Do you know what your net worth is? It's not too hard to calculate, and it's a good number to know as you work toward your financial goals.
Your net worth is your assets minus your liabilities -- or, as Investopedia puts it, "it’s the value of everything you own, minus all your debts." Net worth is one measure of financial success. It helps give you a real understanding of your overall financial position.
Your net worth can be a negative number, and this often happens for young professionals who are out of college but still working at paying off their student loan debt.
Calculating Your Net Worth
If you want to calculate your own net worth, here's how to do it.
- Make a list of your assets. This includes cash, checking and savings accounts, retirement accounts, investments, and assets like homes or cars.
- Add up the total amount of your assets.
- Then make a list of your liabilities -- or your debts, or what you owe. This includes credit card debt, student loan debt, mortgage loans, car payments, and so on.
- Add up the total amount of your liabilities.
- Subtract your liabilities from your assets. The number you get is your net worth.
How does your net worth stack up to your peers? And what can you do to increase that number as you work toward your financial goals?
What's the Net Worth of Gen X and Gen Y?
We put together this infographic to help show the net worth of both Gen X and Gen Y. Check it out below -- we've also included a few notes on the saving and investing habits of these two age groups, which might explain the results.
You're welcome to share our infographic if you'd like. If you're publishing this somewhere, we ask that you provide a way for friends to find the original so please use this link: http://goo.gl/bIHxvR
How to Improve Your Net Worth
If you're not happy about the number you ended up with after you calculated your net worth, know that it is in your power to take action and change it. Here are some actionable tips to help you get started:
- Consider how you're saving for retirement (if you are at all). Are you contributing to an employer-sponsored plan if one is offered? Are you putting in enough to at least get the match? If you don't have an employer-sponsored plan, have you set up a traditional or Roth IRA? If you're self-employed, have you checked out your own retirement plan options? Remember, the sooner you start the easier it will be to build your net worth thanks to compound interest.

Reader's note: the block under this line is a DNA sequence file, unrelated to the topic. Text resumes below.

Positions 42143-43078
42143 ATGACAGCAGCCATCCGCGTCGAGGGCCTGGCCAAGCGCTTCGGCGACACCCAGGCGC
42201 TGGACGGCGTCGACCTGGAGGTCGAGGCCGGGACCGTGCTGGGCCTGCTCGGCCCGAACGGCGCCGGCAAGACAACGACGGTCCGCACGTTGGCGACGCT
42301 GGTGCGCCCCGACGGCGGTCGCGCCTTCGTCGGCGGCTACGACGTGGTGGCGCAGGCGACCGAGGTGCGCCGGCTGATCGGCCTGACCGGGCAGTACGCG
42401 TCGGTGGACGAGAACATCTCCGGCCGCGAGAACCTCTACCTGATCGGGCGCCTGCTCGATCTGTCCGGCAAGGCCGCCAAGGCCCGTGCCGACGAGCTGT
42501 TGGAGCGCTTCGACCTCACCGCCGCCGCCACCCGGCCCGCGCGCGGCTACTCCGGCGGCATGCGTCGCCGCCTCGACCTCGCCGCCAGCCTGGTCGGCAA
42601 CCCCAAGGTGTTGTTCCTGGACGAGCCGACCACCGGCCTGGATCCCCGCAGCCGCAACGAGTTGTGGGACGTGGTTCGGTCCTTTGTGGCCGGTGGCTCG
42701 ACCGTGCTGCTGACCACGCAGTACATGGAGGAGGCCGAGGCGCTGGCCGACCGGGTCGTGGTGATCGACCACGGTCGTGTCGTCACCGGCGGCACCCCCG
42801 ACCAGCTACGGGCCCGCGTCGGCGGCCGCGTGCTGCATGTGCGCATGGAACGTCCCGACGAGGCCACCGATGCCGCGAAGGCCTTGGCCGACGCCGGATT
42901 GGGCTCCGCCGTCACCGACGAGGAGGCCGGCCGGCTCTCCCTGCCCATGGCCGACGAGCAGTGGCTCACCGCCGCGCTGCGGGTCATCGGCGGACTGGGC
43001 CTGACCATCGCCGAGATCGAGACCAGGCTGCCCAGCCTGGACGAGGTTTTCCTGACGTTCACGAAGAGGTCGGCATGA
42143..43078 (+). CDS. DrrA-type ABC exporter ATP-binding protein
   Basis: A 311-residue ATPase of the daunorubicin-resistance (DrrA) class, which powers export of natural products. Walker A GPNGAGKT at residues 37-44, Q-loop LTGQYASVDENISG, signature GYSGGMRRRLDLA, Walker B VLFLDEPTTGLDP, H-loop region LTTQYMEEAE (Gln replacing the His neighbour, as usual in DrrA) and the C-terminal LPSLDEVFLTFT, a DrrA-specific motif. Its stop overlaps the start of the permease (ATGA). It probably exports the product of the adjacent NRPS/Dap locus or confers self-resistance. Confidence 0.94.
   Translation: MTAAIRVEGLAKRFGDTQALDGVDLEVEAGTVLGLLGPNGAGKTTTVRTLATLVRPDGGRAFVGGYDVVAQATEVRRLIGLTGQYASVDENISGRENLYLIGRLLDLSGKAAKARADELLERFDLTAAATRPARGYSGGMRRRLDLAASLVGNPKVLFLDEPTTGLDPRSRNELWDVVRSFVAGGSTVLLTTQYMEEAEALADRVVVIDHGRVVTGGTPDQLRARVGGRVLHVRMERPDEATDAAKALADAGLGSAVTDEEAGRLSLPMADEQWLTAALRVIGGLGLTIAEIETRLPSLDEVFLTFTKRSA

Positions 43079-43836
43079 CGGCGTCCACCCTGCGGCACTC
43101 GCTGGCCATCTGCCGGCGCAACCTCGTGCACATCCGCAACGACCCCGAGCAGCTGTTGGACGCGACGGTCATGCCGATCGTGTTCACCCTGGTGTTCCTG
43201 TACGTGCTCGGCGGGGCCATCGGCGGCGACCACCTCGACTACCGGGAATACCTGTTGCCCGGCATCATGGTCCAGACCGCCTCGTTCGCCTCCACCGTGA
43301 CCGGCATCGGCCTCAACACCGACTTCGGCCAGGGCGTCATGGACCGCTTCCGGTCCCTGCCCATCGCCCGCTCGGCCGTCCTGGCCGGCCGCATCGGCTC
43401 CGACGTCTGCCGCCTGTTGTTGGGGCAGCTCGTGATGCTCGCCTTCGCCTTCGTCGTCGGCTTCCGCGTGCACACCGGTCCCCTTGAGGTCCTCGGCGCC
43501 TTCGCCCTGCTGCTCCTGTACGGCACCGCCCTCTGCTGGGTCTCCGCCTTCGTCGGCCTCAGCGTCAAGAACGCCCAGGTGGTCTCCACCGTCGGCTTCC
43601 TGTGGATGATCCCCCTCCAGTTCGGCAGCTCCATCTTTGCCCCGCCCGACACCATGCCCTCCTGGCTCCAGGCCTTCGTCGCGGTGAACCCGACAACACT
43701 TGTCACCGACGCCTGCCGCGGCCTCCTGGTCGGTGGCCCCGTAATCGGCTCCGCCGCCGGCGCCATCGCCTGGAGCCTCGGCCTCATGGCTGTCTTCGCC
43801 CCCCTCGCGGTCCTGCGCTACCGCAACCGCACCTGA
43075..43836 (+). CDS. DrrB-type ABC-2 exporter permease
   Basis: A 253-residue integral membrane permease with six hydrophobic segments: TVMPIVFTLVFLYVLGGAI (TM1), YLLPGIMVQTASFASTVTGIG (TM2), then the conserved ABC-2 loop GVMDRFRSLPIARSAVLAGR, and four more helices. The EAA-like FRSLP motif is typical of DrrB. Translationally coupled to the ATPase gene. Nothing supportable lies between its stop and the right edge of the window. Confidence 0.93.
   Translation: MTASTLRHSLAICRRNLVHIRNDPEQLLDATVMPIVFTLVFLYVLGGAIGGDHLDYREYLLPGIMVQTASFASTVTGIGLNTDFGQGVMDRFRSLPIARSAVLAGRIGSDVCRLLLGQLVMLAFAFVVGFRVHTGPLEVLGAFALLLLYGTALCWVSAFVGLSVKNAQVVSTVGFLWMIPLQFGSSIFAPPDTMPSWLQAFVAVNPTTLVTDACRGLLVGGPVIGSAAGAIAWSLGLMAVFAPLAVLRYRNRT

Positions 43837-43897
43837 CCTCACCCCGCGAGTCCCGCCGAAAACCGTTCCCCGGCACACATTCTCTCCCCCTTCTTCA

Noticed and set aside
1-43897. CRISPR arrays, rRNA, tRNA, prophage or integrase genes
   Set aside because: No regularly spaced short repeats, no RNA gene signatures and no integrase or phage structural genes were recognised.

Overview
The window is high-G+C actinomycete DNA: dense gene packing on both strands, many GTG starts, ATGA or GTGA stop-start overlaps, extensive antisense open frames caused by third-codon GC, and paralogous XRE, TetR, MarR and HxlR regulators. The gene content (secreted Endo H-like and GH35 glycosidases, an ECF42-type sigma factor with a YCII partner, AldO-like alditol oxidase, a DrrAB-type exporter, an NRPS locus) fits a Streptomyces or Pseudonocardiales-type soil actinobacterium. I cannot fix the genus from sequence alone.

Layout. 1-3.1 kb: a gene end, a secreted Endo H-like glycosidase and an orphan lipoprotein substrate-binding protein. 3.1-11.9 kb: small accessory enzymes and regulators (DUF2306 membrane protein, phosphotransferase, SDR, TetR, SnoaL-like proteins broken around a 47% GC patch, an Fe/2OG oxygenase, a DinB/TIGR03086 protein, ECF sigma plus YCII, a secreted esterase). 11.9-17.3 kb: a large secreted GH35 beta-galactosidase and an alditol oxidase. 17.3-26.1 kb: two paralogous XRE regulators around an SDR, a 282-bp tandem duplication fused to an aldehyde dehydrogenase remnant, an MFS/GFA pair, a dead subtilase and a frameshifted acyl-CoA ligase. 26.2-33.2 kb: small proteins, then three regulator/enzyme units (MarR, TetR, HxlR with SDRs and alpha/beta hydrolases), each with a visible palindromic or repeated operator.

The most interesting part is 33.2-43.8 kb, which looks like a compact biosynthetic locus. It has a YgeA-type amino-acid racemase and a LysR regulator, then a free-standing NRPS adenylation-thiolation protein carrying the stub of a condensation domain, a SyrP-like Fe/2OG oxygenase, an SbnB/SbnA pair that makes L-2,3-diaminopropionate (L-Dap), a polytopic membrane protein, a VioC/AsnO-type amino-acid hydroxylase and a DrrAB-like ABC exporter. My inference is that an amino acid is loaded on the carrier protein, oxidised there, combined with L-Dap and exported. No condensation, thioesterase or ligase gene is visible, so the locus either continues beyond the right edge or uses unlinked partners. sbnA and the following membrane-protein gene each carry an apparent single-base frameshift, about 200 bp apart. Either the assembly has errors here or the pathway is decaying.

- Think about how you can earn more, and bank those raises. Saving is important, and it's easier to do when you earn more money. Negotiate your salary when starting new jobs, ask for what you're worth in your current position, and consider picking up a side hustle to boost income. When you do earn a raise, make a plan to invest at least half of it -- and make it an automatic contribution. You can add the other half to your budget to spend.
- Have a debt repayment plan. Know what you owe and have a plan to start aggressively paying off your debt.
- Work with a professional to map out a financial plan. It's not always easy to know exactly what you need to do next, and it may benefit you have a professional in your corner who can help you reach your biggest goals. Make sure any financial planner you work with is a fiduciary and has your best interests at heart. Need help finding someone qualified and who specializes in serving Gen X and Gen Y? Head over to our Find An Advisor portal.
How does your net worth measure up? What action steps can you take to increase your number?